L. L. Belleville, "Enemy, enmity, hatred," in the Dictionary of Paul and his letters, ed. Gerald F. Hawthorne, Ralph P. Martin, & Daniel G. Reid (Downers Grove, IL:  InterVarsity Press, 1993), 235 (235-238).

Creeds

"Formal fixed Christian creeds began to appear only in the 3rd and 4th century, but they have their roots in biblical statements of faith. . . .
     "In the NT there is the simple creedal acclamation:  'Jesus is Lord' (1 Cor 12:3, Phil 2:11). . . . In 1 Cor 15:3-7 is a statement with four elements:  Christ died, was buried, was raised, and appeared to believers. . . ."
     "Such formulations, with their poetic rhythms, were used in liturgical contexts. . . ."

     Barbara E. Reid, "Creed," in The new interpreter's dictionary of the Bible, ed. Katharine Doob Sakenfeld (Nashville, TN:  Abingdon Press, 2006), vol. 1, p. 789.

Monday, May 7, 2012

Merit

"'merit' designates man's right to be rewarded for a work done for God. The conception has its foundation in the Bible, where in both the OT and the NT rewards are promised to the just for their good works. . . . The term appears to have been first employed by Tertullian, who already recognizes diversity of merit followed by diversity of reward. . . . This doctrine was endorsed by Cyprian, Augustine (partly), and the later Fathers, until the theology of merit was fully developed by the Schoolmen. . . .
"The traditional doctrine of merit was repudiated by the Reformers, esp. by M. Luther, who taught the sinfulness of all human works whether done before or after justification. Most subsequent Protestant theology has denied that merit is a valid Christian category. . . ."

"merit" The Oxford Dictionary of the Christian Church. Ed. F. L. Cross and E. A. Livingstone. © Oxford University Press 2005. The Oxford Dictionary of the Christian Church: (e-reference edition). Oxford University Press. Seattle Pacific University. 8 May 2012 http://ezproxy.spu.edu/login?url=http://www.oxford-christianchurch.com/entry?entry=t257.e4493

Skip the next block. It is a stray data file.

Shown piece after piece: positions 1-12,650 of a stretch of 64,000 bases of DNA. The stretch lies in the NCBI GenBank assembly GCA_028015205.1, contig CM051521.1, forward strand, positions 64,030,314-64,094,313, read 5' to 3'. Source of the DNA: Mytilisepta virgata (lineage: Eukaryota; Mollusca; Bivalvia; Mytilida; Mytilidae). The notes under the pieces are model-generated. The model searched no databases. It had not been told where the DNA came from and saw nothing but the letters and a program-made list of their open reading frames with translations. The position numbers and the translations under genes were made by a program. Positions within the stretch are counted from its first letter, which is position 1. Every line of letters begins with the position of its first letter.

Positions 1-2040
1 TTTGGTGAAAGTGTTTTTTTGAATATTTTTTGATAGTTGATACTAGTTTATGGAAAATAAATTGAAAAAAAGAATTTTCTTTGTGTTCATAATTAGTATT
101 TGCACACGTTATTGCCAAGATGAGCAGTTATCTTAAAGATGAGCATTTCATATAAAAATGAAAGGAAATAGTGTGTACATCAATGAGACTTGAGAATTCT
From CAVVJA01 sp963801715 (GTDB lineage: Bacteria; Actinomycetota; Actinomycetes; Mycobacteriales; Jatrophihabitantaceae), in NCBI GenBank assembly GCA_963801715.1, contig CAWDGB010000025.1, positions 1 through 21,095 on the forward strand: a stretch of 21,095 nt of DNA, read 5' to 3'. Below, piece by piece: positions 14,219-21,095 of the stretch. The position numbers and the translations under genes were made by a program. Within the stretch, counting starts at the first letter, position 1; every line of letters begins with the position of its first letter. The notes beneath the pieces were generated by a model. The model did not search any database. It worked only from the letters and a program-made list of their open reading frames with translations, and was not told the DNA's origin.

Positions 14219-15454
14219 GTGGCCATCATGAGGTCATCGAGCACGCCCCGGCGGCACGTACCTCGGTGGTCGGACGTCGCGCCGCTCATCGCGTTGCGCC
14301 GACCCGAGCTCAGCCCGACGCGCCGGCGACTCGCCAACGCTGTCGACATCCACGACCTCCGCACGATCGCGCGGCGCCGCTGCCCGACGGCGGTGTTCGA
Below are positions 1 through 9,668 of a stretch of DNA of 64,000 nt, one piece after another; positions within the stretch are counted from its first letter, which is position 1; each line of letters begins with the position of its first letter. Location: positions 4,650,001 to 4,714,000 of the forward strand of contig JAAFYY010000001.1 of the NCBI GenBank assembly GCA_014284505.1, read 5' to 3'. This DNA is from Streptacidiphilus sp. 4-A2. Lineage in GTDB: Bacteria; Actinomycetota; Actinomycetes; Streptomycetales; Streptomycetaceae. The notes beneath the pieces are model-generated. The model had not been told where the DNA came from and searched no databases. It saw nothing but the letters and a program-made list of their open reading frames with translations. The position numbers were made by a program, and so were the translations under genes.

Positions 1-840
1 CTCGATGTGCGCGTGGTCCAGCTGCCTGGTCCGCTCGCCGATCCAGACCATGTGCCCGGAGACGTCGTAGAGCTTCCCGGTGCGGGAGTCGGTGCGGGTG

Saturday, May 5, 2012

"Joseph Fletcher’s famous ethical question"

"Situation ethics is more Biblical and verb-thinking than Greek and noun-thinking.  It does not ask what is good but how to do good for whom; not what is love but how to do the most loving thing possible in the situation."

     Joseph Fletcher, Situation ethics:  the new morality (Philadelphia:  The Westminster Press, 1966), 52.

Wednesday, April 25, 2012

"the original author's meaning"

On which see, among much else of value, Stephen E. Fowl, "The role of authorial intention in the theological interpretation of Scripture," in Between two horizons:  spanning New Testament studies and systematic theology, ed. Joel B. Green and Max Turner (Grand Rapids, MI:  William B. Eerdmans Publishing Company, 2000), 71-87 (chap. 4).

Diatribe

"Diatribe, based on the Greek noun διατριβή, . . . is a modern literary term describing an informal rhetorical mode of argumentation principally characterized by a lively dialogical style including the use of imaginary discussion partners (often abruptly addressed), to whom are attributed hypothetical objections and false conclusions."

     David E. Aune, The Westminster dictionary of New Testament and early Christian literature and rhetoric (Louisville, KY:  Westminster John Knox Press, 2003), s.v. Diatribe, p.127 (pp. 127-129).

Thursday, April 19, 2012

The destruction of the leaven